Stewards of the water | BCHydro Power Smart for Schools

Stewards of the water

What does it mean to be a good steward of water?

Activity Image
5, 6
30 mins
Class discussion


Drawing upon Indigenous perspectives and teachings, students describe what it means to be a good steward of the water.


What you'll need

  • Ted Talk "Story of Coyote" (cued to 5:53-8:15)
  • "Being a good steward of the water" worksheet
  • "Stewards of the water" slides
  • Digital projector and display

  1. Begin the activity by asking your students to think of something that is very important and valuable to them—it could be a bike, a pet, or something they were given by a friend or family member. Now ask them to imagine that they have to ask a friend to look after their valuable item: how would they want their friend to treat it?  
  2. Invite students to share their ideas with the class. As they share, record and display their ideas for use later in this activity. Briefly explain that by asking a friend to look after their valuable item, they were actually asking their friend to be a good steward of their important item.
  3. Open up and display the "Stewards of the water" slides. Show slide 2 and tell students that the images show what it means to be a good steward of water. What words could be used to describe what being a good steward of water might look like? Encourage students to revisit the list started earlier in the activity, and to suggest other words that could be added to the list. 
  4. Provide each student with a copy of the "Being a good steward of the water" worksheet. Prompt students to select and note seven words or phrases that effectively describe what it means to be a good steward of the water.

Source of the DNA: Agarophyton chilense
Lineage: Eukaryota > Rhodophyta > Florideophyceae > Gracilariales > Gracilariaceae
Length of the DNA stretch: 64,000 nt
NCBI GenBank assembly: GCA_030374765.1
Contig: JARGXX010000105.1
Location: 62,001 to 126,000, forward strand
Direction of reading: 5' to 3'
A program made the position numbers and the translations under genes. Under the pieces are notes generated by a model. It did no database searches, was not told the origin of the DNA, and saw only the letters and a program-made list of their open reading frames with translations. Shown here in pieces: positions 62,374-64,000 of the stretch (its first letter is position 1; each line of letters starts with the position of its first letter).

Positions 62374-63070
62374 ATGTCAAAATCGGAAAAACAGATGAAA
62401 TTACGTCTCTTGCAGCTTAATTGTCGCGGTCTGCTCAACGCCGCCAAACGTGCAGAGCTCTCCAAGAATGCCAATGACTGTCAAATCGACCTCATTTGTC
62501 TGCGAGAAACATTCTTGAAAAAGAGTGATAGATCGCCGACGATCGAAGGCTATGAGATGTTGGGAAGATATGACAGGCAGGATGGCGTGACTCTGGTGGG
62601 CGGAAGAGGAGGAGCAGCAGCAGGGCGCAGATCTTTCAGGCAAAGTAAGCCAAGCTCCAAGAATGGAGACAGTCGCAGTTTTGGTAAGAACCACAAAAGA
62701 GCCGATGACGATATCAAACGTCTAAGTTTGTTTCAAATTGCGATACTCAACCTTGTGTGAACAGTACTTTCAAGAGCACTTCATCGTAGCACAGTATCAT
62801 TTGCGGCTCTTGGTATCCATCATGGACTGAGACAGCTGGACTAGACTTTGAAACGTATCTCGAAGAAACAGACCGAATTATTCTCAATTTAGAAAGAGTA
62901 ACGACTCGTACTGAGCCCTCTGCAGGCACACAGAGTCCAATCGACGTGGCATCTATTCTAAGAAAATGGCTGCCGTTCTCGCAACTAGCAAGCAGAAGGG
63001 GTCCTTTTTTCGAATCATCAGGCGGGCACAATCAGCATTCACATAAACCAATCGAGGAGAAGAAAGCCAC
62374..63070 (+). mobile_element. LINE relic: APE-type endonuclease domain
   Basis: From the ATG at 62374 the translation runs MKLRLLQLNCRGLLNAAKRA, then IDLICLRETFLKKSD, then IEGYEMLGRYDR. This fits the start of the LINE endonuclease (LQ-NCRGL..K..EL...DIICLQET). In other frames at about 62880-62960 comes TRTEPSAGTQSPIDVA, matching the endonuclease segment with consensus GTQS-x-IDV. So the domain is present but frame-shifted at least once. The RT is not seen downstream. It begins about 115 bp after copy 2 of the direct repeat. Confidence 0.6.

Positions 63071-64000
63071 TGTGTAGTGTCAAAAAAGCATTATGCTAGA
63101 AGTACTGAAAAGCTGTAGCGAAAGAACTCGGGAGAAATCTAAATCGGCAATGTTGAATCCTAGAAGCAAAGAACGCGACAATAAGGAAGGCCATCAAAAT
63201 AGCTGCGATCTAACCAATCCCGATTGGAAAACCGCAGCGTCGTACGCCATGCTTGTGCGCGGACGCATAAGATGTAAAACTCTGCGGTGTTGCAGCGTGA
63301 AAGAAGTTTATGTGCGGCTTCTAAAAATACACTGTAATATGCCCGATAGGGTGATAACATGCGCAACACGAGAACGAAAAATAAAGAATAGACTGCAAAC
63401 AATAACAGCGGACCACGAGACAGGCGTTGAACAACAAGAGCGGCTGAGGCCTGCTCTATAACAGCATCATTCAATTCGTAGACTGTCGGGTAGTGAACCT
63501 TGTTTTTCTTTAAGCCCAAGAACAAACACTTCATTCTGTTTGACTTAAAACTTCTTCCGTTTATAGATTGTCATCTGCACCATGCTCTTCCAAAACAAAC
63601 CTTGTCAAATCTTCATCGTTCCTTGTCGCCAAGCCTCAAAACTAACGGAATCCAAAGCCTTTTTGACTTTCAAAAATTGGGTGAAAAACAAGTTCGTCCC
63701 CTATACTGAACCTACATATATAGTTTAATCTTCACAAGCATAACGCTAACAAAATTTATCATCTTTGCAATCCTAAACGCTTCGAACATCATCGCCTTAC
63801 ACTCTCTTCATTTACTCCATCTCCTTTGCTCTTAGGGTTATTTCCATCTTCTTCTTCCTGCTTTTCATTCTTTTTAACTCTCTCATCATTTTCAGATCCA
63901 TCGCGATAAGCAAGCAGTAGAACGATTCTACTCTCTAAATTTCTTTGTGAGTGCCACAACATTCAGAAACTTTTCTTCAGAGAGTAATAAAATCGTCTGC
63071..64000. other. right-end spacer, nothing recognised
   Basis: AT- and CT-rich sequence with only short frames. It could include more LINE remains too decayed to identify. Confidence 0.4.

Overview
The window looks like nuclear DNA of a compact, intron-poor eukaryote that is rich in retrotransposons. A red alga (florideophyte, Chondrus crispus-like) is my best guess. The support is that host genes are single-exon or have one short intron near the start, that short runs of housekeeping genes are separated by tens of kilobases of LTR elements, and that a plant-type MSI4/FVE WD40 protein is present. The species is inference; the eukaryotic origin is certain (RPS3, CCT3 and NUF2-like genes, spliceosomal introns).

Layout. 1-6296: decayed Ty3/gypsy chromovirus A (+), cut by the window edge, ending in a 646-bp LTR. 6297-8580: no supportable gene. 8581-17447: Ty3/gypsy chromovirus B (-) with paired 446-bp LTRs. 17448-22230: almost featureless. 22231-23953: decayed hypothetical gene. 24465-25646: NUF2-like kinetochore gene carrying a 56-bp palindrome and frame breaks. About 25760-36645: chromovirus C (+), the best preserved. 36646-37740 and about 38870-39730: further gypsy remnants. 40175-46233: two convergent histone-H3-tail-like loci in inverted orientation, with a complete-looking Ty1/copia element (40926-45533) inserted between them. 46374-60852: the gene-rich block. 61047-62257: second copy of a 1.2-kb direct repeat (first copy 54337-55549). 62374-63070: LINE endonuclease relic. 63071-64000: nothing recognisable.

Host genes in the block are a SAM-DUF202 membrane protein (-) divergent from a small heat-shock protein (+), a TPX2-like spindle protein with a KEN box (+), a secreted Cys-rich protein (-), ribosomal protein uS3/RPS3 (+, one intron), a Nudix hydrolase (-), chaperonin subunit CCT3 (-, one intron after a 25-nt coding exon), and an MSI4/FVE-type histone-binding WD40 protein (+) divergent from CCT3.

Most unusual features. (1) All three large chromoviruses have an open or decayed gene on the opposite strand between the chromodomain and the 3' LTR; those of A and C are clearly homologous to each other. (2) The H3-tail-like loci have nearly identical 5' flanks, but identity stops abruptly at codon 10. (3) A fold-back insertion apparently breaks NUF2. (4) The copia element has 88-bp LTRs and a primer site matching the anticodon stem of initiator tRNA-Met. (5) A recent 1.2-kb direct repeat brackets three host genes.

5. Explain to students that they will listen to the “Story of Coyote”. Ask students to note on their worksheet any ideas that the storyteller suggests about what it means to be a good steward. 
  6. Invite students to share the words and phrases about being a good steward that they noticed in the story. 
  7. To conclude the activity, ask students to now think of actions that they could take to be good stewards of the water. Prompt students to note their ideas on their worksheet and then share their thinking with the class.

Modify or extend this activity


  • To provide students with more ideas and information in step 3, consider showing this video made for World Water Day (March 22).


  • Using proper protocols, invite a local Indigenous Elder to speak to your students about what it means to be a good steward of water.
  • Ask students to create an illustration or find images to show what being a good steward would look like.

Curriculum Fit

Grade 5 Science  

Big Idea

  • Earth materials change as they move through the rock cycle and can be used as natural resources. 


  • First Peoples concepts of interconnectedness in the environment 
  • The nature of sustainable practices around BC’s resources 
  • First Peoples knowledge of sustainable practices 

Curricular competencies

Questioning and predicting
  • Demonstrate a sustained curiosity about a scientific topic or problem of personal interest 
  • Identify questions to answer or problems to solve through scientific inquiry 
Processing and analyzing data and information
  • Experience and interpret the local environment 
  • Identify First Peoples perspectives and knowledge as sources of information 
  • Demonstrate an openness to new ideas and consideration of alternatives 
Applying and innovating
  • Contribute to care for self, others, and community through personal or collaborative approaches 
  • Co-operatively design projects